Sunday, January 20, 2013

In The News

Israeli Elections: Will there be a strong conservative movement towards the right?

In fact, the few weeks of the campaign have highlighted fascinating trends in Israeli sentiment and affiliation, including the public’s apparent readiness to vote for fresh, unfamiliar faces, with no dependable track record. More notably, lots of Israelis — especially young Israelis — are evidently ready to vote for fresh, unfamiliar faces with very specific policies which, if implemented, would fundamentally change Israel.

The Netanyahu-Liberman alliance seems to have alienated many of the Likud’s traditional and Orthodox voters, who are switching in droves to Naftali Bennett’s Jewish Home party. And pro-settlement voters are switching to Bennett too, concerned that Netanyahu is not reliably committed to expanding settlements — which is somewhat ironic, given President Barack Obama’s reported assessment that Netanyahu’s insistent settlement-building plans will come to spell an existential threat to Israel.

In these final weeks of the campaign, while Netanyahu limps toward the finish line, the momentum is emphatically with Jewish Home — boosted, not harmed, by Bennett’s assessment that an IDF order to dismantle settlements is fundamentally illegal; and undeterred by US-born Jewish Home prospective MK Jeremy Gimpel’s documented relish for the theoretical prospect of a new Jewish temple replacing a “blown up” Dome of the Rock atop the Temple Mount.

Netanyahu vows hewon’t dismantle settlements in the coming four years. Bennett dismisses the notion of Palestinian statehood, and wants to annex most of the West Bank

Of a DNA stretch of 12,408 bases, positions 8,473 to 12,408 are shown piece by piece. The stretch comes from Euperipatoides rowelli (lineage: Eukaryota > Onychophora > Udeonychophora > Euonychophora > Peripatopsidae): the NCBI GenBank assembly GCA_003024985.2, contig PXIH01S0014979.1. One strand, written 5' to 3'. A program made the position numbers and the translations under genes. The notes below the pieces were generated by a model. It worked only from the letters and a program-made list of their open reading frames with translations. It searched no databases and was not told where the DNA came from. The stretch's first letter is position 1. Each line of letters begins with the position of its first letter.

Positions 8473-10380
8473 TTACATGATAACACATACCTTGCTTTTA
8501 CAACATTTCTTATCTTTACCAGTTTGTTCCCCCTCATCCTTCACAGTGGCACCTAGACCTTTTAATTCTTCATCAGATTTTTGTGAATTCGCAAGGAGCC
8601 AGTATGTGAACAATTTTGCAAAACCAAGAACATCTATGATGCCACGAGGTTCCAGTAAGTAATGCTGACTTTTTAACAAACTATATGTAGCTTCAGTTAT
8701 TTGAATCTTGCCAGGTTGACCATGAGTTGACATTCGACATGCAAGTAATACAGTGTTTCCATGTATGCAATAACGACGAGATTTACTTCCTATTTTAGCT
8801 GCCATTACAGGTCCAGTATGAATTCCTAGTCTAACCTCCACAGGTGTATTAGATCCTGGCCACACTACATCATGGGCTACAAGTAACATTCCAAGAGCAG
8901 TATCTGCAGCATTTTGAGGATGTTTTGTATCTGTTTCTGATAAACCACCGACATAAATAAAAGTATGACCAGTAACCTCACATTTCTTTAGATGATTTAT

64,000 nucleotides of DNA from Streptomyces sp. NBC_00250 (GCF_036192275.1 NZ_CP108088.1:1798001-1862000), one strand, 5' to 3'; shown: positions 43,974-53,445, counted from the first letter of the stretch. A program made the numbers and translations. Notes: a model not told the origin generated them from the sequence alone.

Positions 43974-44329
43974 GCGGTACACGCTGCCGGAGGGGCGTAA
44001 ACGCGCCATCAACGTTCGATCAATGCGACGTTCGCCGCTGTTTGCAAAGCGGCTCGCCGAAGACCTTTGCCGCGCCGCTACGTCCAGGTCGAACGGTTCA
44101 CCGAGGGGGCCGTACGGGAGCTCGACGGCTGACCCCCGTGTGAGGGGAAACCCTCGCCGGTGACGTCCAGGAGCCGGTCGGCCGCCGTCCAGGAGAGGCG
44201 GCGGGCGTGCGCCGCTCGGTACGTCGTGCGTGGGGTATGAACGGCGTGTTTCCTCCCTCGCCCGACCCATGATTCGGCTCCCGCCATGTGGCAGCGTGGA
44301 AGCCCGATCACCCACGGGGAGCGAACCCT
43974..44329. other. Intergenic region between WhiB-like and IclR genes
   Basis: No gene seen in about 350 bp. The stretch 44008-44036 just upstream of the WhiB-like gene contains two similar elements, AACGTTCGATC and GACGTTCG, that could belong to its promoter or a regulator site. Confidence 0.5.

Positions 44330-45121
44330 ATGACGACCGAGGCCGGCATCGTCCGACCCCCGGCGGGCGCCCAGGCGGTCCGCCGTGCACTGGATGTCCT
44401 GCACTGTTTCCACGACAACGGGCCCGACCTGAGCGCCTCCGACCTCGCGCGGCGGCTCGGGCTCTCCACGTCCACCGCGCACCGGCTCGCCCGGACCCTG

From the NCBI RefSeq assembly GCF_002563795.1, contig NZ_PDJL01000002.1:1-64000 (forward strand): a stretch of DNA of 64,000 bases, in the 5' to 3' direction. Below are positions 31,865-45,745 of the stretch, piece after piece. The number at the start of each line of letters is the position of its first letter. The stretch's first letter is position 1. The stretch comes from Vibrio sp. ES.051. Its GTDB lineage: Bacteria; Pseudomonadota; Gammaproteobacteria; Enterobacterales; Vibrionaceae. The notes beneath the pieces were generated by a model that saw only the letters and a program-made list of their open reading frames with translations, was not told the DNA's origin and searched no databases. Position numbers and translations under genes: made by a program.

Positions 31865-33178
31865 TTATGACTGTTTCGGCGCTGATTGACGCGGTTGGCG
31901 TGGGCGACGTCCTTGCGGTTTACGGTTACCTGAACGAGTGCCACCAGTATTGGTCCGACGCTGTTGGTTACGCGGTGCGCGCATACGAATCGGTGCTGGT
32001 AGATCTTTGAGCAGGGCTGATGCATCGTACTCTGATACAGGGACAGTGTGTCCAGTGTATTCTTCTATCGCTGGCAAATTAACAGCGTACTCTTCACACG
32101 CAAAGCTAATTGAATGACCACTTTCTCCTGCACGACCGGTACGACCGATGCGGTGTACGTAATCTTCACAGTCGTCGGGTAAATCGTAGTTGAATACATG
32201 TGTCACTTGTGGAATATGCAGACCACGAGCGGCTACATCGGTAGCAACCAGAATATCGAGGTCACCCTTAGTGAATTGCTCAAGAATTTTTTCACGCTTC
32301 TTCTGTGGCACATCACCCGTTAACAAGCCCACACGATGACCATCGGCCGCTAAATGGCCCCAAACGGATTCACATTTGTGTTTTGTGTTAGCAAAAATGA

Bennett, by contrast, comes with a firm ideology — a desire to reshape Israel practically and religiously, to expand its borders, to deepen its Orthodox fealty. He heads a motivated camp of energized nationalists, believers, the new pioneers. Nobody’s walking out of his campaign rallies.
So yes, boringly, Israel on Tuesday will vote in such a way as to leave Netanyahu best placed to head its next government. On the surface, nothing much may have changed. Don’t be fooled. Look a little deeper.

Also see:

Ali Akbar Velayati warns against overthrow of Syrian president, says "line of resistance in the face of Israel will be broken."

A senior aide to Iran's supreme leader warned against the overthrow of Syria's President Bashar Assad, saying his fate was a "red line", in one of the Islamic state's strongest messages of support for the Damascus government.
Iran has steadfastly backed Assad's rule since an uprising against his rule began almost two years ago and regards him as an important part of the axis of opposition against arch-foe Israel.

"If the Syrian President Bashar Assad is toppled, the line of resistance in the face of Israel will be broken," Ali Akbar Velayati, who is seen as a potential contender in Iran's June presidential election, said in an interview broadcast on Sunday.

Iran, a regional Shi'ite Muslim power which backs Lebanon's Hezbollah group, describes many Syrian opposition groups as "terrorists" who are backed by Western and Arab states. Assad follows an offshoot of Shi'ite Islam.

There has been a surge in the death toll in the attack by Al Qaeda-linked terrorists on a gas installation in southern Algeria, authorities say.

The Algerian government previously informed journalists that 32 hostages and 23 terrorists were killed in thesiege by Algerian special ops forces intended to free nationals from ten different countries taken captive by the terrorists last week. But 25 have been discovered at the site of the four-day hostage standoff between Algerian forces and Al Qaeda-linked terrorists. According to Algerian state television, some of the hostages were executed by the terrorists.